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Saturday, 12 October 2013

The Perils of Pride

Back in the 1960's, the world was moving very fast. But in the world of aircraft & airliner design, they wanted to move even faster. Obscenely fast; & we're not just talking mildly profane, we're talking really offensive.

The collaborative efforts of Britain & France, through their state-owned aerospace companies BAC & SUD /Aerospatiale respectively, were the first to have a plane on the drawing board, capable of trans-Atlantic crossings at twice the speed of sound (mach 2). Russia's cold war spies were hard at work & soon the Soviets had their equivalent, the Tu-144, taking shape.
The Russians are here too. The Tu-144
The future is here. Enter, The Concord

But in the United States, they had a couple of problems. Firstly, they didn't have state-owned aircraft companies that the Government could pump millions of dollars into. The closest they had to that was NASA, & it was busy trying to figure out how to get to the moon. Secondly, most of the major aircraft manufacturers were busy being the latter half of the Military-Industrial Complex, building fighter jets, cargo planes & tankers for the USAF, Navy & Marines, to be born into battle in the skies over Vietnam. Nothing helps the demand for warplanes more than a war.

But the biggest problem America had was its' national pride. The Brits, the French, &, worst of all, the Russians, all had something that they didn't. Just like with radar & the jet engine, America was once again left behind & late to the party.

But Kennedy was a man of vision & big ambitions, & despite wars & rumours of wars, seemingly stimulated the national pride like no other at the time. He seemed to inspire the attitude that "anything they can do, we can do better". So whilst having challenged NASA to find a way to the moon, he threw out the challenge to aviation manufacturers to build America's own Supersonic Transport (SST) airliner. But forget mach 2; he told them he wanted mach 3.

Airline designers took the baton & got to work. Their plane would be bigger & better than anything the rest of the world could produce. It sounded like something that later inspired the unforgettable opening voice-over to "The Six Million Dollar Man" TV show..."we have the technology...we have the capability...better...faster..."

As ambition gave way to endorphin overload, so the concept of supersonic passenger travel gave way to something ever grander; a hypersonic transport (HST). Forget mach 3, lets do mach 5!

Credit: The Aerospace Project Review Blog
But as drawings led to thoughts of costs & materials, a very real problem emerged. Early flight testing of the Concorde revealed that the airframe would stretch by up to 10 inches during supersonic flight, as heat from friction between the air & the aircraft softened the aluminium. They calculated that at mach 3, it would literally melt it. At the time, the only thing they knew that could withstand mach 3 was titanium, as used in part on the mach 3 SR-71 "Blackbird", & later, the Mig-25 "Foxbat".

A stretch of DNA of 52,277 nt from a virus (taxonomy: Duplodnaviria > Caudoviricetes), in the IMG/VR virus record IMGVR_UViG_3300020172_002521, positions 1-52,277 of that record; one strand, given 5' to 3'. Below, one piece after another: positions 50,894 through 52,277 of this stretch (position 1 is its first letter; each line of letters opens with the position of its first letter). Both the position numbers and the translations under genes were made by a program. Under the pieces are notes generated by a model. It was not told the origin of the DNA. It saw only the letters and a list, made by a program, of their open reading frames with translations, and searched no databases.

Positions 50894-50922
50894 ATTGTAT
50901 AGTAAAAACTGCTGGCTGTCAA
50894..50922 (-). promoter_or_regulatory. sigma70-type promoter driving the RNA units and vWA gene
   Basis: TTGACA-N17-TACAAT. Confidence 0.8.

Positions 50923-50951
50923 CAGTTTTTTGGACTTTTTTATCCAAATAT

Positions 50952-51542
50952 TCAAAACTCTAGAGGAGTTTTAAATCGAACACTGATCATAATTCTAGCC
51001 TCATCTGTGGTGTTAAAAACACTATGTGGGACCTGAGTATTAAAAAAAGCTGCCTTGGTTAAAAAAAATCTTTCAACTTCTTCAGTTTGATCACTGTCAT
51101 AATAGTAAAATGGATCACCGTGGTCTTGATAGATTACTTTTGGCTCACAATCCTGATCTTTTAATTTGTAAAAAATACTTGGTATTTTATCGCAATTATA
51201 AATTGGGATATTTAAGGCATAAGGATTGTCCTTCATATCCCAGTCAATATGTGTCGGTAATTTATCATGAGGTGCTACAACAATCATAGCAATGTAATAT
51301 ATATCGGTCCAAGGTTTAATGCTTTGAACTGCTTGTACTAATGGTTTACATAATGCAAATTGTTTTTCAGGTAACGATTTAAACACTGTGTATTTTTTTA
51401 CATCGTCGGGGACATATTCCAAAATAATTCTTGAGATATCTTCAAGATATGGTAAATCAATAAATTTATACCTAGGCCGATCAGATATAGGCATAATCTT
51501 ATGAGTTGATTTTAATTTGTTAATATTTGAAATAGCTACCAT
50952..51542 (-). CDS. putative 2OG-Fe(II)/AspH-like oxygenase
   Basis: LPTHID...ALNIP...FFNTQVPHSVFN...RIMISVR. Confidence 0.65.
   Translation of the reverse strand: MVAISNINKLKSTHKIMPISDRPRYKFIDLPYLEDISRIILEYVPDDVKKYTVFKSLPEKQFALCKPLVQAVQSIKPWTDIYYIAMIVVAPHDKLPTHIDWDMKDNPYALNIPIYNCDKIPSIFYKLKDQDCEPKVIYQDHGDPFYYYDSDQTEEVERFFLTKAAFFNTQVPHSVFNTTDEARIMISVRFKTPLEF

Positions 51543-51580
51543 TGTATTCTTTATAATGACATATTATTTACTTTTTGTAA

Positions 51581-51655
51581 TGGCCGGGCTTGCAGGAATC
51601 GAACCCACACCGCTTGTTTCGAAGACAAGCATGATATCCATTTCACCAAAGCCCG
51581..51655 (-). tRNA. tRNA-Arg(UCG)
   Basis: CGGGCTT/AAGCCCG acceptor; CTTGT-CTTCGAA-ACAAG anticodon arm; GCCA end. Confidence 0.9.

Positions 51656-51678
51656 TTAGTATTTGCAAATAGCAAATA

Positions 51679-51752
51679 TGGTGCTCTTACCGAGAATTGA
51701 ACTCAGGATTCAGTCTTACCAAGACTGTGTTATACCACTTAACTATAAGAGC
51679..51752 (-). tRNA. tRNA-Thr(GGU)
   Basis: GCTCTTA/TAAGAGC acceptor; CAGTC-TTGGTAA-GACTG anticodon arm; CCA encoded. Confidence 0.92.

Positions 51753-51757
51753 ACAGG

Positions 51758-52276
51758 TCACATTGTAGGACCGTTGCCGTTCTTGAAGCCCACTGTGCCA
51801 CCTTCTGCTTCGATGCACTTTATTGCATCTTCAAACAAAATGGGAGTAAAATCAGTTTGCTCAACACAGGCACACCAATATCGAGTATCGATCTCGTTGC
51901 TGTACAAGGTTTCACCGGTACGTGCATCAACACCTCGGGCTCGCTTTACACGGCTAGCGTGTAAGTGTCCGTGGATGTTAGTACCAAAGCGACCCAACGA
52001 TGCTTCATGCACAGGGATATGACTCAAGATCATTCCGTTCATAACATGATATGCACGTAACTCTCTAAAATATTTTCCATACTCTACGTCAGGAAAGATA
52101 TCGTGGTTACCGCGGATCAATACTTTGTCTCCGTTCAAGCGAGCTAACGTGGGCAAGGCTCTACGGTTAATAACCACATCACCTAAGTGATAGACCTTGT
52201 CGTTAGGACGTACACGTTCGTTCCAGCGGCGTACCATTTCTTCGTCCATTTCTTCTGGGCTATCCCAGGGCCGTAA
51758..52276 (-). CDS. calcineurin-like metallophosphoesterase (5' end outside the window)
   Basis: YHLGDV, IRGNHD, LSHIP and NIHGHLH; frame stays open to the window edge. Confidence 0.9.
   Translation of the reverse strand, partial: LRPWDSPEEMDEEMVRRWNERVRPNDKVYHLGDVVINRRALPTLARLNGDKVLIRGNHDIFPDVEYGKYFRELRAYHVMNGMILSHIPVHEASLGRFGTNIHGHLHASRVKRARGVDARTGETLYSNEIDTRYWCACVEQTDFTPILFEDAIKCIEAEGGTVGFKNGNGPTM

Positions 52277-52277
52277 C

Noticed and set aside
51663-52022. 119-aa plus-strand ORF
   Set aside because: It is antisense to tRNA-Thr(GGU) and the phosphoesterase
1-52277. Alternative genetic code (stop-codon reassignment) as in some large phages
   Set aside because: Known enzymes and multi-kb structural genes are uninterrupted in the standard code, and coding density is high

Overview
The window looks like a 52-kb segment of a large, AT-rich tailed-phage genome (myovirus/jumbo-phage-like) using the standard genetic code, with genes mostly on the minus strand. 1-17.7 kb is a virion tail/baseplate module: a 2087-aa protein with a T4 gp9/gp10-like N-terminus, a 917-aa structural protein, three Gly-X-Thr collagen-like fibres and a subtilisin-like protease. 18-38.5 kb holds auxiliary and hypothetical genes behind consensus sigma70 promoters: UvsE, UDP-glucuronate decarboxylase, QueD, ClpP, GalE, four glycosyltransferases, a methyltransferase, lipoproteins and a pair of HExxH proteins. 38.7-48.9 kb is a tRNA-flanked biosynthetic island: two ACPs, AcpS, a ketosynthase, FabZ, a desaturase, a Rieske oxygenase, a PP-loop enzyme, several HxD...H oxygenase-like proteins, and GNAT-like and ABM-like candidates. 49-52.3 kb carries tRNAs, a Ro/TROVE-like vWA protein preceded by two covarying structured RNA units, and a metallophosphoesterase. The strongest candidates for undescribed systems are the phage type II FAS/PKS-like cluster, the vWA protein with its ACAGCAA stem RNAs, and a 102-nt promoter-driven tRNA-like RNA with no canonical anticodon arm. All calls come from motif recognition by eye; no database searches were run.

The problem with titanium, not to mention its' cost, was that it is very heavy. To build engines powerful enough to push a titanium airliner with 200 passengers through the skies at mach 3 or more, you would need fuel tanks the size of the entire aircraft itself. And then you have the problem that the weight of all that fuel only makes the aircraft even heavier, virtually guaranteeing a self-perpetuating, endless cycle of practical hopelessness. And then finally you would have to convince those 200 passengers to ride in what would essentially be supersonic bomb.

Pretty soon they realised it just wasn't going to happen. And if they couldn't do faster, they would have to settle for bigger. The Boeing 747, originally designed as a cargo plane for the USAF in competition with the Lockheed C-5 Galaxy (the latter winning), would soon become the dominant long-haul commercial airliner for the next 25 years.

America's experiment with SST & HST was always fanciful, but at least they saw, as Britain & France soon found out, that it was never going to be financially viable either. The Anglo-French Concorde is an eternal symbol of aviation genius & beauty, but was also a symbol of their national pride as well, & the pride of those who flew on it.

Whether you judge national pride to be a good thing or a bad thing is up to you. It does seem to give birth to endless invention & technological advance. But at what cost?

1 comment:

  1. National Pride is good. Patriotism is good. Nationalism is bad.
    Great article Ron. I think part of the issue was also that since the US was busy with building other types of aircraft, the best of their kind in the world, by the time we entered this race it was easier to see the reasons not to do it.